CES 2024: AI everything, what we expect in Las Vegas and all the announcements so far

Wireless TV, plug-and-play solar and next-gen headphones look to make a big splash.


I know we say this every year, but it feels like just yesterday we were all crammed in a single room in Las Vegas eating mediocre takeout and voting for best in show in Engadget's annual Best of CES Awards. But CES 2024 is, in fact, just around the corner. The show officially runs from January 9 to January 12, though we'll be on the ground well before that, with the first CES-related events expected to kick off on January 7.

Last year we saw a focus on accessibility and a rather disturbing amount of stuff that you were supposed to pee on or into. While we'll probably see a good amount devices designed to help those with hearing impairments and mobility restrictions again this year, we anticipate some new trends to steal some headlines. Here's a few predictions from our staff about what to expect from CES 2024 in Las Vegas — plus a digest of what's been announced in the run-up to the show.

User-friendly solar

Jackery solar panels and power station

I suspect CES 2024 will be full of clean energy technology, packaged in the form of consumer hardware. Solar panels have traditionally been the purview of professional contractors but standalone setups are gaining in popularity. Two or three years ago, this gear would have been targeted at RV users but now it’s cresting into the mainstream. Pop-up panels, coupled with inverters and batteries that look like air conditioning units, sitting unobtrusively in the corner, are all the rage. It’s a plus that most of these setups are plug and play, removing the need for a professional to get involved.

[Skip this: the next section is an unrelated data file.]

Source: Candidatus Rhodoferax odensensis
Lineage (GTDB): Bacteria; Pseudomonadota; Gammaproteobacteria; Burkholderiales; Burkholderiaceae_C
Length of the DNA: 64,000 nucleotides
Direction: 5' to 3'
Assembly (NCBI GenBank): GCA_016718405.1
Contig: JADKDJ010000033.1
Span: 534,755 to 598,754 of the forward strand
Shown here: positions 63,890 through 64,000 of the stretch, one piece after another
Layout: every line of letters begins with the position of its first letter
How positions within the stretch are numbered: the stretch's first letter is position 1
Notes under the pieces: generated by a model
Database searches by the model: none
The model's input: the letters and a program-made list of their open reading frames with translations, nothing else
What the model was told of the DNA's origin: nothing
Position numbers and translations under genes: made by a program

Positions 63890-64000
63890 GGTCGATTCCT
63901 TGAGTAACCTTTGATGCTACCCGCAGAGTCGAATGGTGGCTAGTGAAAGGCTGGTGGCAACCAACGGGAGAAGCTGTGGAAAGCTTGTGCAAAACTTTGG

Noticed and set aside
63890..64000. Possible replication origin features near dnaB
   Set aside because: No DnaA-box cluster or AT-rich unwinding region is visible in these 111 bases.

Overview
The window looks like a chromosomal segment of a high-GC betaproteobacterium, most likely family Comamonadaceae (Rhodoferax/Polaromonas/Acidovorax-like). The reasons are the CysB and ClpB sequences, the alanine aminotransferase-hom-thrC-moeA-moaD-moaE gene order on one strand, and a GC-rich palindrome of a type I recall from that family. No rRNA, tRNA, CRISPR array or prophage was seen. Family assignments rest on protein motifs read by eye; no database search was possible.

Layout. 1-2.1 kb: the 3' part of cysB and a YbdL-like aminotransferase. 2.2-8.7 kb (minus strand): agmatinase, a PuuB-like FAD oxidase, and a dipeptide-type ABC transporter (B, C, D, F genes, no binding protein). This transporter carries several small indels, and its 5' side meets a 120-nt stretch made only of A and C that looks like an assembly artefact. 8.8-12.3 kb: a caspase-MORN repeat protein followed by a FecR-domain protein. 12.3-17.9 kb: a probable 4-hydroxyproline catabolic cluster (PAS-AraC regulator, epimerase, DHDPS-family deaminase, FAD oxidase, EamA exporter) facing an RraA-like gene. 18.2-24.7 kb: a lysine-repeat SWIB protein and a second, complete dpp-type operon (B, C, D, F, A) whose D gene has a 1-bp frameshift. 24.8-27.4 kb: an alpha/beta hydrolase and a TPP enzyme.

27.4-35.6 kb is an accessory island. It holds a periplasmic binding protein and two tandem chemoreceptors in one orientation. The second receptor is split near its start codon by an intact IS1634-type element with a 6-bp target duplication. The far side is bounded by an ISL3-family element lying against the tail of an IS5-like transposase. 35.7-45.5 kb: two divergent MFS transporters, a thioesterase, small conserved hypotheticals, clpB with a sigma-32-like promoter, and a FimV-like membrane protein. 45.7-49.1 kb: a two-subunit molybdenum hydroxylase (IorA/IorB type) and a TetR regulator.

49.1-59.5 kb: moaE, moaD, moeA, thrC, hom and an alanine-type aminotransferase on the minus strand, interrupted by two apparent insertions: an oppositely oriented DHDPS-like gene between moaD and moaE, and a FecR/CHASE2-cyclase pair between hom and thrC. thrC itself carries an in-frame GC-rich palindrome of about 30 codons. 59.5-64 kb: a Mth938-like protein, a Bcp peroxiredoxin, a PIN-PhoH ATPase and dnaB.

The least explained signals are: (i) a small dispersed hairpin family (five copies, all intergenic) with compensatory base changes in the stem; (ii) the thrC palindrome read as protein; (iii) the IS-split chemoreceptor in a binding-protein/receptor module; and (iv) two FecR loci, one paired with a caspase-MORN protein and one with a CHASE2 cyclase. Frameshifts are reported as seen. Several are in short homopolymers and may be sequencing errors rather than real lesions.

There are a couple of drivers for this beyond the niche audience of folks looking to get off of the electricity grid. In many places outside the US, the cost of energy has spiked dramatically and it’s folly to think the same won’t happen here. Not to mention that, in places like Texas, people have seen the power grid fail with devastating consequences. It’s going to be a big market in the next few years and I’d expect to see more and more consumer brands follow Anker and Jackery into the home battery world. — Dan Cooper, Senior Reporter UK

MEMS earbuds

Exploded view of an xMEMS headphone.

If Engadget’s audience stats are any indication, audio nerds are extremely excited about MEMS earbud drivers. As my colleague James Trew has detailed in his reporting, micro-electromechanical systems (MEMS) may very well be the next big thing in headphones. A California-based company called xMEMS is the first to bring the solid state components to market, and the first true wireless earbuds that use them have recently gone on sale.

Some of the benefits of MEMS drivers are said to be improved response, better durability and more consistent fidelity. They also don’t require the calibration or matching that balanced-armature or dynamic drivers need on a production line. The only downside is that in their current state, they still need a hybrid setup with a secondary driver for bass. In its next-gen MEMS speaker, though, xMEMS is promising 40 times louder bass response.